Sparked by good weather to start the year, Mount Rainier National Park in 2010 had its highest number of recreational visits since 2004.
The park had 1.19 million recreational visits last year, up 3.5 percent from 2009.
The year started strong because of good weather, with January’s count the highest it’s been since 2003; February’s was the highest since 2001.
The 2010 total was ahead of the five-year average of 1.13 million visits and equaled the 10-year average. The last time the annual count was higher was six years ago, when there were 1.21 million visits to the park.
The increase bucked the systemwide trend for the National Park Service. Recreational visits overall were down 1.81 percent to 280.4 million in 2010.
In 2007, Mount Rainier’s annual visits reached their lowest point – 1.04 million visits – since 1982. But the park was closed for the first five months of 2007 while work was done to repair damage following the historic flood in November 2006.
“It might a sign of an improving economy, more people traveling and taking advantage of the parks,” Randy King, assistant park superintendent, said of the increase. “We’re also on the heels of the (Ken) Burns film and more awareness of the parks.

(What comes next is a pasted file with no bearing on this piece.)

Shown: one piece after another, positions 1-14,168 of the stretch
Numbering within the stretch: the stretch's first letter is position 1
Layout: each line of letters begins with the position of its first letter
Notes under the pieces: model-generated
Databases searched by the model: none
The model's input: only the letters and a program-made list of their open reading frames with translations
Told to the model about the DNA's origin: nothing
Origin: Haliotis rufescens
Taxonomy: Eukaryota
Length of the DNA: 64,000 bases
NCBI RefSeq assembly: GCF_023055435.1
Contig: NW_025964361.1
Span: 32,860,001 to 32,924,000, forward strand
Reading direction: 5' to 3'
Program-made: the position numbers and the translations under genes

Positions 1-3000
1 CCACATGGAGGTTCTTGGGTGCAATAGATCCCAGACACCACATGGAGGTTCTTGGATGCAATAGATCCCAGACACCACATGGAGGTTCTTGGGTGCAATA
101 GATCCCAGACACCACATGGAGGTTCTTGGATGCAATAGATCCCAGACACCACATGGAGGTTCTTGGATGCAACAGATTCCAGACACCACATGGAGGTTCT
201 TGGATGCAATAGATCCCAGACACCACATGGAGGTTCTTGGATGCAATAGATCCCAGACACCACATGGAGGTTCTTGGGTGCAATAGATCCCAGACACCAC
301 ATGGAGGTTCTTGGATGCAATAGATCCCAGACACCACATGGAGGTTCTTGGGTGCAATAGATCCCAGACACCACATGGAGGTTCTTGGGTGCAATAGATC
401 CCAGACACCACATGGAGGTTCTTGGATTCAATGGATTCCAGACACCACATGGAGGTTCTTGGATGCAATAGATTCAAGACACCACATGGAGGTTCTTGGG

Two years ago, Burns released a PBS-aired documentary looking at the people, politics and philosophies involved in the creation of the national parks.
“Maybe people got restless. It’s just encouraging that people are getting out and enjoying their parks,” King added.
Weather also plays a major role in park visitation because Mount Rainier is visited primarily by Puget Sound residents on day trips. An estimated 64 percent of park visitors come from Puget Sound.
The weather was unusually mild January through March, with lots of sunshine and warmer-than-usual temperatures, said Debbie Hannevig, fee collection operations manager at the park. Another small increase could be attributed to the fee-free week in April, she said.
Visitation in May was up 27 percent over last year, but that’s because the Stevens Canyon Road was damaged and opened late in 2009, Hannevig added. Good weather led to some of the best visitation numbers in a decade for June through August.
But the weather also can work against the park. There was plenty of snow in December, which often delayed the opening of the road to Paradise. That could be the reason December’s visitation was 13.6 percent behind the tally of 23,736 visits in December 2009.
The increase in visitation also translated into an increase in overnight stays at the park. In 2010, there were 172,838 stays, up 2 percent from 2009.
The numbers of campers who pitched a tent or pulled up with an RV also showed an increase in 2010. There were 89,814 campers who stayed in the park’s frontcountry campgrounds, up nearly 3 percent from the year before.
But stays in the backcountry declined in 2010. There were 40,731 overnight stays in backcountry locations, down 5.5 percent from 2009. That doesn’t surprise King because snow lingered on the ground well into June.